Fig. 14. Predicted mast drag as a function of velocity

7. Prototype I: thrust experiments

The proposed design and the preliminary calculations proved to fulfil the function extremely well, with a minimum of resistance to movement. The SMA actuators have also proven themselves capable of generating a wide range of motion in the tail. Moreover, the controller and circuit design proved effective in providing fine motion control of the SMAs. The structural simulations have demonstrated the ability of the tail to move according the prescribed travelling wave motion, and provided the needed input for the design of the control law. The thermodynamic model derived and implemented appears to agree well with experimental results. Combined with a simple thermomechanical model of the SMA wires, controller files were generated for motion of the tail underwater to be used in the testing regime.

Next, the prototype vehicle was manufactured. Figure 15 shows the prototype in motion in the test tank. Swimming motion was achieved and initial thrust measurements were taken. The complicated heat transfer conditions made smooth activation of the SMA wires difficult. The actuator force was also somewhat binary in nature, as the material passed through the transition temperature. This resulted in an uneven "jerky" motion, especially when tested in air. The damping effects of the water and skin lessened these effects, but the motion was not perfectly fluid from port to starboard.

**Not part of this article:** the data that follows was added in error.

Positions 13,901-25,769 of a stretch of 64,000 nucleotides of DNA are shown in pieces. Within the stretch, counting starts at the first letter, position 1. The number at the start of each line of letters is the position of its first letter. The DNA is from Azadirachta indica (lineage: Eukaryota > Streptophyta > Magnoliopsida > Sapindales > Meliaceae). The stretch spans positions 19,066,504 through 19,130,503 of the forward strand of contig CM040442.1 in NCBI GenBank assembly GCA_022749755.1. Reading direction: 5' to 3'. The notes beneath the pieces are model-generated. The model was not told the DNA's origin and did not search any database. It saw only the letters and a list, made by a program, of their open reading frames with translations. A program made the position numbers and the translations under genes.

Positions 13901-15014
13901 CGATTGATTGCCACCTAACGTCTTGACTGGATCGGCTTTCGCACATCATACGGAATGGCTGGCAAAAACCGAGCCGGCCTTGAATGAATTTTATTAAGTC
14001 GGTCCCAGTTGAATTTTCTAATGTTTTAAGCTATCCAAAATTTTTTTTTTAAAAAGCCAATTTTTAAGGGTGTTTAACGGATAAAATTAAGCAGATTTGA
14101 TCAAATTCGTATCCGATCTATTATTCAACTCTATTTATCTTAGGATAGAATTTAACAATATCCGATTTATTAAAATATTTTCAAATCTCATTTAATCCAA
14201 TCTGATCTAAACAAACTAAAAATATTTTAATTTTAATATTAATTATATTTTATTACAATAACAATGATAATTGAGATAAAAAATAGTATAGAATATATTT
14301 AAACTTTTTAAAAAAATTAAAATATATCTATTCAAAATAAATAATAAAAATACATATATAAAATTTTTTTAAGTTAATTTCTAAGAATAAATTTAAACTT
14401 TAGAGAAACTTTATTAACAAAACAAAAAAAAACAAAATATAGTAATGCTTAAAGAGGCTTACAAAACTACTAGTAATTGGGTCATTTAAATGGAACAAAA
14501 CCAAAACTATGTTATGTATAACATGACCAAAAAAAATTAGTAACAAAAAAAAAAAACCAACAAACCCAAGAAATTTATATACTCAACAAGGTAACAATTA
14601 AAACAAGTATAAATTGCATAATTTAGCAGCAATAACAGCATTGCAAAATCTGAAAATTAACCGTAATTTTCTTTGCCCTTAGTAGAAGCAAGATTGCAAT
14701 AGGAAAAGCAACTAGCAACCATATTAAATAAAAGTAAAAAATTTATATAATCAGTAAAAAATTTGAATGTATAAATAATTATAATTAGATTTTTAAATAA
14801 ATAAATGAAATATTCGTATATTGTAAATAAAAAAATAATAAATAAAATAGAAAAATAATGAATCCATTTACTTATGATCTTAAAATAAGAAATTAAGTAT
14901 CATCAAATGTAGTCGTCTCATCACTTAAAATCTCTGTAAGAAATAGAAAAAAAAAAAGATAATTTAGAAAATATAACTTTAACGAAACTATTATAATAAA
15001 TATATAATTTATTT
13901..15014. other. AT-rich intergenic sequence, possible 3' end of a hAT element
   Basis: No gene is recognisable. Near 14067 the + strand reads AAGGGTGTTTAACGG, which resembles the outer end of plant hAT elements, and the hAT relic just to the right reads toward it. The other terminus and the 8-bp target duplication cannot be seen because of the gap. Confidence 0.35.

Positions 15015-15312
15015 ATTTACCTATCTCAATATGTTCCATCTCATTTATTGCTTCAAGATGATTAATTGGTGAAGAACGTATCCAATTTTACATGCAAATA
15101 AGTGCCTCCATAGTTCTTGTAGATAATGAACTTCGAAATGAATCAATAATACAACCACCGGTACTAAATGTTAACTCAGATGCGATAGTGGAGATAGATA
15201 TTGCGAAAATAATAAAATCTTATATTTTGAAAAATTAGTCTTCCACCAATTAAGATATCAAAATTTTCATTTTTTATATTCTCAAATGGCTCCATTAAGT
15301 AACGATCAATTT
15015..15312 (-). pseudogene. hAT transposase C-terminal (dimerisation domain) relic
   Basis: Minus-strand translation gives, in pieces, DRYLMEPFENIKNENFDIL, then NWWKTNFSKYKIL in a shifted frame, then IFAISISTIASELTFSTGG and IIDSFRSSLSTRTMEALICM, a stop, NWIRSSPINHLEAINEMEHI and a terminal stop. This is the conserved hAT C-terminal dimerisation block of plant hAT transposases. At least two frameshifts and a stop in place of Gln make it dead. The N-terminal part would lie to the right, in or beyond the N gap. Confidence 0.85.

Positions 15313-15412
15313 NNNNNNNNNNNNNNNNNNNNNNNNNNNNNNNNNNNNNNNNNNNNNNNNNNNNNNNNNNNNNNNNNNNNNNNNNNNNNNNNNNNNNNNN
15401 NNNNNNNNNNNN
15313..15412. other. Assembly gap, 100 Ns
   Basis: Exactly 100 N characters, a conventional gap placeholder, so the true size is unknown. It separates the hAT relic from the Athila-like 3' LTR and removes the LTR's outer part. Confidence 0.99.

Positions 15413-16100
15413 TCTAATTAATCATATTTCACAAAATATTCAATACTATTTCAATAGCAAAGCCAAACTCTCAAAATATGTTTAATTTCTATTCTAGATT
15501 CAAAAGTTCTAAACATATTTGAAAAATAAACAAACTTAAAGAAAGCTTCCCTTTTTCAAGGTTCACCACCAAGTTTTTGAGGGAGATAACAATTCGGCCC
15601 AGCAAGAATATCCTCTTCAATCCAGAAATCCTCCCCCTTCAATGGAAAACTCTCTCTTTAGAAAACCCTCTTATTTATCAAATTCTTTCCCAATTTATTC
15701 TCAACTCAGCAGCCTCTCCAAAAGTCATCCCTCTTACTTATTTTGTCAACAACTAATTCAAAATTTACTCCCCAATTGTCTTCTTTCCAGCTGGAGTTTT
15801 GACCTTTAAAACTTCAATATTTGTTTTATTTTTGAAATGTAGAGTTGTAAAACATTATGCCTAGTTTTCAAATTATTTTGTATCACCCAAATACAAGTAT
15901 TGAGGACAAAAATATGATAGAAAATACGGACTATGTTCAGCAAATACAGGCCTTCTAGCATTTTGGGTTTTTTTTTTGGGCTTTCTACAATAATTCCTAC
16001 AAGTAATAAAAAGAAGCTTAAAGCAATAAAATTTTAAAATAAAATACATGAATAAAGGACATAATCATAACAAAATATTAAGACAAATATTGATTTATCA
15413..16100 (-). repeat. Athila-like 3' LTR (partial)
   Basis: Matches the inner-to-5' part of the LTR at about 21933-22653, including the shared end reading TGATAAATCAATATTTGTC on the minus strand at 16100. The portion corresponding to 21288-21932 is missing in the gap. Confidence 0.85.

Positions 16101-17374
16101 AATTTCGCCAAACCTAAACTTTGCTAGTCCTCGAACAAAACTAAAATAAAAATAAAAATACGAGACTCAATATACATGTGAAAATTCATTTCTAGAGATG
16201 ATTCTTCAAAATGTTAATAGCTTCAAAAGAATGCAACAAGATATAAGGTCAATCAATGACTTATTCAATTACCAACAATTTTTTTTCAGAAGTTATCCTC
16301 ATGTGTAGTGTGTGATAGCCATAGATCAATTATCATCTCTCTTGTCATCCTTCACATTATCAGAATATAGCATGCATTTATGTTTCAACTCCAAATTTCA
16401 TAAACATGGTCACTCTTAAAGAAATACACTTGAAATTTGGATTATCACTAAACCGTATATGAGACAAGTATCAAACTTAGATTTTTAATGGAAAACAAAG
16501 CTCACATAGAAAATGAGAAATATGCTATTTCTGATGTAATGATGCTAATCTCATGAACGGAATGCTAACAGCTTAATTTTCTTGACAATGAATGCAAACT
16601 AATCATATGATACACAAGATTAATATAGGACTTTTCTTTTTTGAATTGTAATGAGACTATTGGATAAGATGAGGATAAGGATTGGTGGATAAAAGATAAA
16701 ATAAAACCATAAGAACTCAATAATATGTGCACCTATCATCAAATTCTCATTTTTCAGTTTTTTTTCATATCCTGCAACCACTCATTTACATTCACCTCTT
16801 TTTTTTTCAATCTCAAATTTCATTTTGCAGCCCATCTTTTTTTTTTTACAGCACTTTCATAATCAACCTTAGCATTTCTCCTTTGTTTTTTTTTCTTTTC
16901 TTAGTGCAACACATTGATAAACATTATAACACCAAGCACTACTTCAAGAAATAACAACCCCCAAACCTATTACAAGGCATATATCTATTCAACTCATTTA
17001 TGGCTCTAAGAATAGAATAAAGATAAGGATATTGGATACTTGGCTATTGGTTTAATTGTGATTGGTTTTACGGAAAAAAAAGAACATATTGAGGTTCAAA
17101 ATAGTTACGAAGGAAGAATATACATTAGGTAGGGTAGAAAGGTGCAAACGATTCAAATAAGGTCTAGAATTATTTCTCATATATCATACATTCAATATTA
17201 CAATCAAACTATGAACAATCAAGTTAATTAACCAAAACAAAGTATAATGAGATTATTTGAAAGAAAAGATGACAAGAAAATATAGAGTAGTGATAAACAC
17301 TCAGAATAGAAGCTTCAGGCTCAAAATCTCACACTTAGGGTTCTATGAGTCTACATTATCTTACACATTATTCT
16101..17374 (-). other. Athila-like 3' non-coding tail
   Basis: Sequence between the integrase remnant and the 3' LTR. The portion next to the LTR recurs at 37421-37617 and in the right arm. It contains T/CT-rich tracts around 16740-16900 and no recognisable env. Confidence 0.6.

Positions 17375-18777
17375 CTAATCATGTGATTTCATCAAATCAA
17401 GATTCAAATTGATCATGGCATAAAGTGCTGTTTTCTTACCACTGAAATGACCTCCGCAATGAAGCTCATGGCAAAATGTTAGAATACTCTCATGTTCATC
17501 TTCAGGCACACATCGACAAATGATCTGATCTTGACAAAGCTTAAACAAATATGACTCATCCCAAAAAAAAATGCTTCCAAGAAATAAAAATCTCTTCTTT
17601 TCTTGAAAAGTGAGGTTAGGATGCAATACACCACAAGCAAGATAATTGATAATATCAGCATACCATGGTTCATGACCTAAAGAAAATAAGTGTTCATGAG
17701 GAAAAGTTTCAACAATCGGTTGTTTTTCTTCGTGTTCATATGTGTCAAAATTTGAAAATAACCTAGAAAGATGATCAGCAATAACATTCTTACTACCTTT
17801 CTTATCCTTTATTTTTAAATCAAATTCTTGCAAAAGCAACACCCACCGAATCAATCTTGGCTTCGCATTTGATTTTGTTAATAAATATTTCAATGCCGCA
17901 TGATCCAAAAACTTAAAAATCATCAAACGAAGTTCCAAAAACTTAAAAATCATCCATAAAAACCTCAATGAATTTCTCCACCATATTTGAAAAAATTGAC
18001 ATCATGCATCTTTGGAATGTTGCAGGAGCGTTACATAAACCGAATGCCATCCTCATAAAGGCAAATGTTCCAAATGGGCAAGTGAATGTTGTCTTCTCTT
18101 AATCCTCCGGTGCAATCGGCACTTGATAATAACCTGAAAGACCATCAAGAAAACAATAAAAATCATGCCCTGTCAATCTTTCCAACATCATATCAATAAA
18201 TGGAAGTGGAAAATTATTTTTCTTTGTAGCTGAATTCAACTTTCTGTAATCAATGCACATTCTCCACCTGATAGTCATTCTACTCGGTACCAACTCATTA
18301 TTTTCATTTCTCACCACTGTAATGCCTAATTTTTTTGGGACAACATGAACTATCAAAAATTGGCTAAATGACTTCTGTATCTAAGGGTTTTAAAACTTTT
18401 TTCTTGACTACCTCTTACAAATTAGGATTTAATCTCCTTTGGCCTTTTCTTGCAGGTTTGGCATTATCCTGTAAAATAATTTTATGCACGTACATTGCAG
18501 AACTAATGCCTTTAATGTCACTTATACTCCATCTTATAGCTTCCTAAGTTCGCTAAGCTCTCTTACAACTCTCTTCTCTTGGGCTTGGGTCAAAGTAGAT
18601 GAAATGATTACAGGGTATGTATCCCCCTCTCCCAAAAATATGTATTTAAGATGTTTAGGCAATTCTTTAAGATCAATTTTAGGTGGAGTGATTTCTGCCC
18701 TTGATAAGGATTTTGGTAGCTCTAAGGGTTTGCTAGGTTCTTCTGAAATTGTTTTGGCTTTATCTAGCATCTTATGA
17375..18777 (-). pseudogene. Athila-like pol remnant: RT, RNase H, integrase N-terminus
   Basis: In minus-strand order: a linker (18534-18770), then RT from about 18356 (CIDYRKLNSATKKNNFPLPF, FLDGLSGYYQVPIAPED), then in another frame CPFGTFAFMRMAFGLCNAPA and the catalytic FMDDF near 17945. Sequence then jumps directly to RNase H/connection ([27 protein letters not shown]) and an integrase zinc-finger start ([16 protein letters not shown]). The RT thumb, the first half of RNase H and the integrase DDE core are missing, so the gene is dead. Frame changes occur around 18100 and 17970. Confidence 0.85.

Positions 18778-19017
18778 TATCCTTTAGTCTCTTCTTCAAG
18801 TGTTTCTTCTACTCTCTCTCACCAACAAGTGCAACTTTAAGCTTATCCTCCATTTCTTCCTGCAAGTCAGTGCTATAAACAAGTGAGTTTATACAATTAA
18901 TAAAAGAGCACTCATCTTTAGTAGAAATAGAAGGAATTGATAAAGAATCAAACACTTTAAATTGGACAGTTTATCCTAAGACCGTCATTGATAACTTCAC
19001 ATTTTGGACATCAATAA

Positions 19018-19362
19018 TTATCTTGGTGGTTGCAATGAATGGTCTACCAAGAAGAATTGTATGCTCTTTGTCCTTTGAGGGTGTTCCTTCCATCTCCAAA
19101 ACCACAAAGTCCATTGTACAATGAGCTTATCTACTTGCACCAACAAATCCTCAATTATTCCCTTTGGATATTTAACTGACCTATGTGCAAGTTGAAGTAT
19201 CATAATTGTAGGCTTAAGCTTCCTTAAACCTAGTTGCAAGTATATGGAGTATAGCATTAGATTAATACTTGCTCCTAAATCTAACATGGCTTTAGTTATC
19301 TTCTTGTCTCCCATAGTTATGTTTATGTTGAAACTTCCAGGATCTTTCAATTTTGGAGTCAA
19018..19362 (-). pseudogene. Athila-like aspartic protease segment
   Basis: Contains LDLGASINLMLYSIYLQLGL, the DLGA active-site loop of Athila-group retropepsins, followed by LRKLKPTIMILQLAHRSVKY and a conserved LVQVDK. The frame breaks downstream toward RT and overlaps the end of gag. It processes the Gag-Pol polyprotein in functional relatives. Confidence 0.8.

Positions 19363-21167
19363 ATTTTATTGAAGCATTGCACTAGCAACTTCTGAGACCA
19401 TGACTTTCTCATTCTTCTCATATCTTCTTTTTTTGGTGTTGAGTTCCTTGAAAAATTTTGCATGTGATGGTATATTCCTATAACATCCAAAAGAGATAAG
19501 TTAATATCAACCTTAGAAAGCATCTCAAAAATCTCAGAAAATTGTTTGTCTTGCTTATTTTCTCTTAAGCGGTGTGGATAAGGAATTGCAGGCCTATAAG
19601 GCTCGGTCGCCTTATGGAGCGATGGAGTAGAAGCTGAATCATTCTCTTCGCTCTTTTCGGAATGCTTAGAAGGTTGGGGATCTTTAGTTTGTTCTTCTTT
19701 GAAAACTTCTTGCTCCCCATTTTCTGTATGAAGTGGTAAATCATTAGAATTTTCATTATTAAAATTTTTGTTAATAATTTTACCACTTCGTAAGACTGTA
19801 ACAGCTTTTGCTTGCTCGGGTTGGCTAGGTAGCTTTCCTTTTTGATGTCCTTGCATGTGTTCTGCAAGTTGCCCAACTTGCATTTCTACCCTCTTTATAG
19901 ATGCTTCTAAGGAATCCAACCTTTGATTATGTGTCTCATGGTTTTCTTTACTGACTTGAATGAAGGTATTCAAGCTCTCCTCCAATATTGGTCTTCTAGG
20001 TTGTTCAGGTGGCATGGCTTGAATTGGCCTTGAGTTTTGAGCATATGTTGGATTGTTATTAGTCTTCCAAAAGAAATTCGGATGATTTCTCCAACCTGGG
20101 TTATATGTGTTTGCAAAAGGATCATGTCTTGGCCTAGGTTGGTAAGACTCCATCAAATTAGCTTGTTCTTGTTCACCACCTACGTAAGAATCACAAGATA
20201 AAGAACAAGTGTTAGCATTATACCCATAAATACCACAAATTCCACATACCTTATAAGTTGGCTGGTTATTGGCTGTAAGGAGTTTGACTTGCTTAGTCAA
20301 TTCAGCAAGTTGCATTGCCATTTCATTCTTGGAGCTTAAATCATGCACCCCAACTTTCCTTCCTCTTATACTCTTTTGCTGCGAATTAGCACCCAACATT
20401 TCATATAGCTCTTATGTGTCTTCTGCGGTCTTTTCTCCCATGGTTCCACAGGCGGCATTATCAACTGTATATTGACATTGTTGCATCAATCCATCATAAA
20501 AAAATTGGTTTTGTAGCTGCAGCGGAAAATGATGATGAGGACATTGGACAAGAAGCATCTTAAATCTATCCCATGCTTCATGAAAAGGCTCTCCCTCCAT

Fig. 15. Prototype Testing in the tank

The speed at which SMA wires can operate as actuators is limited by the rates at which they can be heated and cooled. A further constraint is the software used for the control program,

which has a limited cycle frequency which affects the rate of pulse-wide-modulation (PWM) that can be achieved. Both of these constraints limited the maximum tail beat frequency to 0.5 Hz. Even at this low frequency, the power requirements were measurable. The current sent to each wire was measured using a digital multi-meter and is presented in Table 2. The current required at each section was different because of the different heat transfer conditions along the length of the tail section, but symmetric about the centreline.

Port Wires

Starboard Wires

Vertebra #

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